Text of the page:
Psychology Chapter 18

Chapter 18 Section 1:  What are Psychological Disorders?

  • Introduction
    • Psychology is the scientific study of behavior and mental processes.
    • Psychological Disorders:  a pattern of behavior or a mental process that causes serious personal suffering or interferes with a person’s ability to cope with everyday life.
    • Many people believe psychological disorders are uncommon and don’t affect a lot of people.
      • Many people are not admitted to mental hospitals most do not seek help from professionals.
    • In fact, almost 1/3 of the adults in the U.S. have experienced some type of psychological disorder.
  • Identifying psychological disorders
    • Deciding whether a behavior is normal or abnormal can be difficult.
      • Normal generally refers to what is average for the majority of people.
      • Abnormal refers to deviation from the norm.
    • People with psychological disorders do not differ much from “normal” people.
      • The primary difference is the exaggeration of certain behaviors or mental processes.
        • Example:  Laughing
          • Normal – laughing is a normal healthy response to a humorous situation.
          • Abnormal – laughing  all the time or at inappropriate situations.
  • Symptoms of Psychological Disorders
    • Introduction
      • Several behavior patterns and mental processes may suggest that an individual as a psychological disorder.
        • The word suggest is important because diagnosing an individual with a psychological disorder is often difficult, and diagnoses are not always simple or straightforward.
      • Psychologists uses several criteria to determine whether a person’s behavior indicates the presence of a psychological disorder:
        • Typicality - How typical the behavior is of people in general.
        • Maladpativity - Whether the behavior is maladaptive.
        • Emotional Discomfort - Whether the behavior causes the individual emotional discomfort.
        • Socially Unacceptable Behavior - Whether the behavior is social unacceptable.
    • Typicality – the degree to which behavior is average or typical of the behavior of people in general.
      • Problems with typicality:
        • Just because something is not typical does not make it abnormal.
          • Ex. Picasso was not a typical person, but he was not considered abnormal.
      • Maladaptivity – the behavior impairs an individual’s ability to function adequately in Behavior that causes misery and distress rather than happiness and fulfillment may be considered maladaptive.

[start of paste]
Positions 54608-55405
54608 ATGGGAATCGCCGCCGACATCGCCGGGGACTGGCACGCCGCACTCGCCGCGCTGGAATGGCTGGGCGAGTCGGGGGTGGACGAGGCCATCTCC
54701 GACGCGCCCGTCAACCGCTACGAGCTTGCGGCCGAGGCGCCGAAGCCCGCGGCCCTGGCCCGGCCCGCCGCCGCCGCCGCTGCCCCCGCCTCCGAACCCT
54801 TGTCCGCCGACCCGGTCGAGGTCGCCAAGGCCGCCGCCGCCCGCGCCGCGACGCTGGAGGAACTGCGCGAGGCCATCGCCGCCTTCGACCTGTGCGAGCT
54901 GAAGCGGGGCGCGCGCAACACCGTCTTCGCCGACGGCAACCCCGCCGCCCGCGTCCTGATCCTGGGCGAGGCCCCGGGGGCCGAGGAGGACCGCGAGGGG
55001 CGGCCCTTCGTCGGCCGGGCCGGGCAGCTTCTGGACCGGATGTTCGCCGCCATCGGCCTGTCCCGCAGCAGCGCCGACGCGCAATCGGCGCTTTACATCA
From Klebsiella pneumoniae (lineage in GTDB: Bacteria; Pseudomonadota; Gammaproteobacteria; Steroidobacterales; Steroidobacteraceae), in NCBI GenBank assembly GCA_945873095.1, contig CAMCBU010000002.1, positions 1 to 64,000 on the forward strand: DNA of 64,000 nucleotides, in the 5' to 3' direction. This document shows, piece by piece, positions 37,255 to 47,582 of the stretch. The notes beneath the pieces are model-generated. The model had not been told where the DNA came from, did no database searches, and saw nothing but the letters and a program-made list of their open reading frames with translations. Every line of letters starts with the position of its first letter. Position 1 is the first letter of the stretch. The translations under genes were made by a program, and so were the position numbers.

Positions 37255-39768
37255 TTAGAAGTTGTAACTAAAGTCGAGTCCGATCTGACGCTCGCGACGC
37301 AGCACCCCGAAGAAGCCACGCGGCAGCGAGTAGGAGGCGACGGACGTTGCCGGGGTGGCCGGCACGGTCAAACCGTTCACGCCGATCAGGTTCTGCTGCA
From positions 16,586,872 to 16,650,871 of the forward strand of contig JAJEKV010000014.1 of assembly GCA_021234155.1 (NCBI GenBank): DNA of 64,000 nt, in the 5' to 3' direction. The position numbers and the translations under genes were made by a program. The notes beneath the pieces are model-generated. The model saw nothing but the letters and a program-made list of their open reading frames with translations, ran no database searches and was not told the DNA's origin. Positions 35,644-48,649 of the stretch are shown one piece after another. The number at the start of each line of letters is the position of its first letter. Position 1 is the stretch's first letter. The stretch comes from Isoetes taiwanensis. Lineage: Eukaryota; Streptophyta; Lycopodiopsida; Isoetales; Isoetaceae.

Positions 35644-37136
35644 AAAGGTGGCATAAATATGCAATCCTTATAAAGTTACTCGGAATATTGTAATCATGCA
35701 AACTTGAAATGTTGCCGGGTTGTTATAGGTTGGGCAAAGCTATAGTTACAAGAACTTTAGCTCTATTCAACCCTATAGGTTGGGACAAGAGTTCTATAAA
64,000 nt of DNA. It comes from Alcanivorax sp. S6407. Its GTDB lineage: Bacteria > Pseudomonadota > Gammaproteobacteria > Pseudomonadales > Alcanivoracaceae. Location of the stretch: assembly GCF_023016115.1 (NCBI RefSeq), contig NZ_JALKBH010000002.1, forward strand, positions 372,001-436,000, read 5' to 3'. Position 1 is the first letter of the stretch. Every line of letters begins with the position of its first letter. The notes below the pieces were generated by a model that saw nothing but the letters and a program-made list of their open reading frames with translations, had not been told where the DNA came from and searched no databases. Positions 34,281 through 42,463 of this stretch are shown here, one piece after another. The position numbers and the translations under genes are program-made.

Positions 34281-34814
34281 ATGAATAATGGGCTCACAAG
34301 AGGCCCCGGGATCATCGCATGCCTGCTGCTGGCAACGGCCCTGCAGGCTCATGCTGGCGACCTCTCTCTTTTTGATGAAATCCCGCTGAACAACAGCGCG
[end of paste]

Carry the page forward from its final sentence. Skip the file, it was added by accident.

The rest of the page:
• Example:  Alcohol abuse
          • Alcohol abuse often has strong negative effects on the drinker’s health, work, and family life.
          • Abuse of alcohol may discourage the drinker from seeking healthier solutions to the problem of anxiety as well as create additional problems of its own.
      • Behavior that is hazardous to oneself or others is considered maladaptive.
        • Example – threatening to attack other people.
    • Emotional Discomfort – psychological disorders can cause this.
      • Example: depression
        • People who are depressed often suffer feelings of helplessness, hopelessness, worthlessness, guilt, and extreme sadness.
        • They may lose interest in things they use to enjoy.
        • Such feelings can be stressful and can lead to thoughts of suicide.
    • Social Unacceptable Behavior – behavior that violates a society’s accepted norms.
      • This is dependent on the particular society or culture in which it occurs.
        • Something considered normal in one culture may be considered abnormal in another culture.
          • Culture-bound syndromes:  clusters of symptoms that define or describe an illness in a particular culture.
  • Classifying Psychological Disorders
    • Most psychologists agree that it is important to have a widely agreed upon classification of psychological disorders.
      • This helps individuals to be correctly diagnosed and treated.
    • The most widely used classification system is the DSM (Diagnostic and Statistical Manual of Mental Disorders) which is published by the APA (American Psychological Association).  The most recent version was printed in 2000.
      • Diagnosis is based on observable signs and symptoms, not on presumed causes.
    • The DSM is constantly under revision as psychologists learn new things every day.
  • Exit Ticket: Page 412 “Not Guilty by Reason of Insanity”
    • Students will read and answer 1 of the 2 Thinking Critically Questions.
  • Chapter 18 Sections 2 - 7
  • For the remainder of this chapter it will be your responsibility to become an expert on one section/type of disorder.  Working in groups of 3 you will be assigned a section to become an expert on.  You will be expected to read your section and answer the questions that go along with your section.  On Monday one person from your group will become a “floater.”  They will move from group to group and share the information with other groups.  This way everyone will get all the notes for this chapter.  On Tuesday there will be a quiz on chapter 18.
  • Section 2:  Anxiety Disorders - Pages 415 - 417
  •  LT:  I can distinguish among the anxiety disorders and outline the theories that explain them.
  • Define Anxiety:  a general state of dread or uneasiness that occurs in response to a vague or imagined danger.
  • How is anxiety different then fear? – fear is response to a danger or threat while anxiety is typically characterized by nervousness, inability to relax, and concern about losing control.
  • What are some physical signs and symptoms of anxiety? – trembling, sweating, rapid heart rate, shortness of breath, increased blood pressure, flushed face, and feeling of faintness of light-headedness.
  • Are anxiety disorders common? – yes, they are among the most common of all psychological disorders in the U.S.
  • Complete the chart:


Types of Anxiety Disorders



Diagnosis (how do psychologists diagnose this disorder?

Examples or symptoms of this disorder .

Phobic Disorder

Phobia:   an excessive, irrational fear of out proportion to the actual danger.

Simple Phobia:  an anxiety disorder characterized by a persistent irrational fear of a specific object or situation.

Social Phobia:  an irrational fear of social situations in which one may be exposed to close scrutiny of others.

The fear must lead to avoidance behavior that interferes with the affected person’s normal life.